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So in what way isn't this equivalent to red and blue shift?

Well, I had a conversation some time ago where I got the impression that red light just as blue could contain a lot of energy per time unit (red laser f. ex:)Until then I've always assumed that a 'lower wavelength' stretched out per time unit represented a lower energy containment, or fewer photons if you like, but thinking of that red laser made me question if I was correct there? So, how high can you get the energy in a red laser, what kind of work will it be able to do?

No Lightarrow I reckon you will need the 'amount' of them sent per 'time unit' too. But if looking at it as a linear 'causality chain' made from 'photons' I still don't see how the energy per 'hit' can become stronger than blue light, even though the energy per expended 'time unit' may be as strong. Although there may be a connection, if the amount of energy over a given very short time builds up to the same strength? But that's a vauge guess

This brings to mind a recent discussion about the number of wave cycles that comprise a single photon. Where does the time portion of the energy-time of a single photon come from? Could it possibly be the duration of the wave cycle?

Can you explain better?

A photon is often referred to as a "light quantum". The energy of an electron bound to an atom (at rest) is said to be quantized, which results in the stability of atoms, and of matter in general. But these terms can be a little misleading, because what is quantized is this Planck's constant quantity whose units can be viewed as either energy multiplied by time or momentum multiplied by distance.

Quote from: lightarrowCan you explain better?Can't the wave length of a single photon be found by dividing the frequency by the speed of light? That should give you one wave cycle. Since a quantum is the energy-time of a single photon, and the time portion is linked directly to frequency, it seems the time duration of a quantum needs to be one wave cycle. ...sorry, you cannot view external links. To see them, please REGISTER or LOGINQuote from: the linkA photon is often referred to as a "light quantum". The energy of an electron bound to an atom (at rest) is said to be quantized, which results in the stability of atoms, and of matter in general. But these terms can be a little misleading, because what is quantized is this Planck's constant quantity whose units can be viewed as either energy multiplied by time or momentum multiplied by distance.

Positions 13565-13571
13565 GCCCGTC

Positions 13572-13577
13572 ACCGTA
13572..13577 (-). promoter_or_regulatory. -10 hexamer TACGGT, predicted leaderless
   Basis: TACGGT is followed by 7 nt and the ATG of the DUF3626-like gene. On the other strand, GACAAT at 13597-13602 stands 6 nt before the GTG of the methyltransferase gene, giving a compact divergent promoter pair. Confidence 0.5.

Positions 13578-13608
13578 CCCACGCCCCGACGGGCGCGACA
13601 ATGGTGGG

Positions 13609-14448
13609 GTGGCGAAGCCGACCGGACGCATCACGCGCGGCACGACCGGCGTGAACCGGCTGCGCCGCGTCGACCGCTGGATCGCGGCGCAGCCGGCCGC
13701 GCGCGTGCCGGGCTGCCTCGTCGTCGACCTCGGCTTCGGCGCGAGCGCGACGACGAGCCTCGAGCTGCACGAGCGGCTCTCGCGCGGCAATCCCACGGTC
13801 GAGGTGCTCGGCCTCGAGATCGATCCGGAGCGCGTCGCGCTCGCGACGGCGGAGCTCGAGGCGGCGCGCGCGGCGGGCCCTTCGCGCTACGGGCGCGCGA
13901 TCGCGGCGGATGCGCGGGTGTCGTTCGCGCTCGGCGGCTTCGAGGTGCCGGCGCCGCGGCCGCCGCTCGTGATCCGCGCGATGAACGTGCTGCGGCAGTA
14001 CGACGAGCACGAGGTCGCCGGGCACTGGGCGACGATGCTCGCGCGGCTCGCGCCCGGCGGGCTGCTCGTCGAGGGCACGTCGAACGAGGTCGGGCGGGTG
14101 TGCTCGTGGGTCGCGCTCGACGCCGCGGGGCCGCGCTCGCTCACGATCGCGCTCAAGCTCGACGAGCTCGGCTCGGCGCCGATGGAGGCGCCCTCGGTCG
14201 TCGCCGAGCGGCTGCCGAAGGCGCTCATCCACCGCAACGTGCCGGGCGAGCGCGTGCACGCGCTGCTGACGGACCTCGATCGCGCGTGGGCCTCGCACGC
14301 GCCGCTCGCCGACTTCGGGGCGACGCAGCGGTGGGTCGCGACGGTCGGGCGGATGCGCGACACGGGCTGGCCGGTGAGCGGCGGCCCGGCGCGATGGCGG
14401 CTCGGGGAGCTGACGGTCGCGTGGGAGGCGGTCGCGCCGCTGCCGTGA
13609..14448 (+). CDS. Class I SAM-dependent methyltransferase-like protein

That didn't seem a problem to me because I assumed that photons lined up end to end giving the frequency and allowing Heisenberg to be happy [] So my thinking was that we normally find them in great groups of pulse trains.So even though we wouldn't normally find them in singlets, I always assumed a single photon could possibly exist, and that it would represent one quantum of energy-time.

And if is so, they don't even seem to 'exist' in our spacetime, only their interactions are measurable, not the 'virtual photons' in themselves, that is, we won't be able to 'detect' them. So how should a definition of a single photon look like? Virtual or 'real'?

In your model the energy of every photon is given by its frequency only, so it should be totally determined, but actually a single photon's energy is not well determined, and this is shown just from the fact that spectral lines have non-zero width.

Quote from: lightarrowIn your model the energy of every photon is given by its frequency only, so it should be totally determined, but actually a single photon's energy is not well determined, and this is shown just from the fact that spectral lines have non-zero width.I understand the argument. An analogy would be that I measure the diameter of a grain of sand on a beach with a very sensitive micrometer. I can know the size of the particular grain being measured, but I can only know the average size of grains of sand on the beach after many measurements. []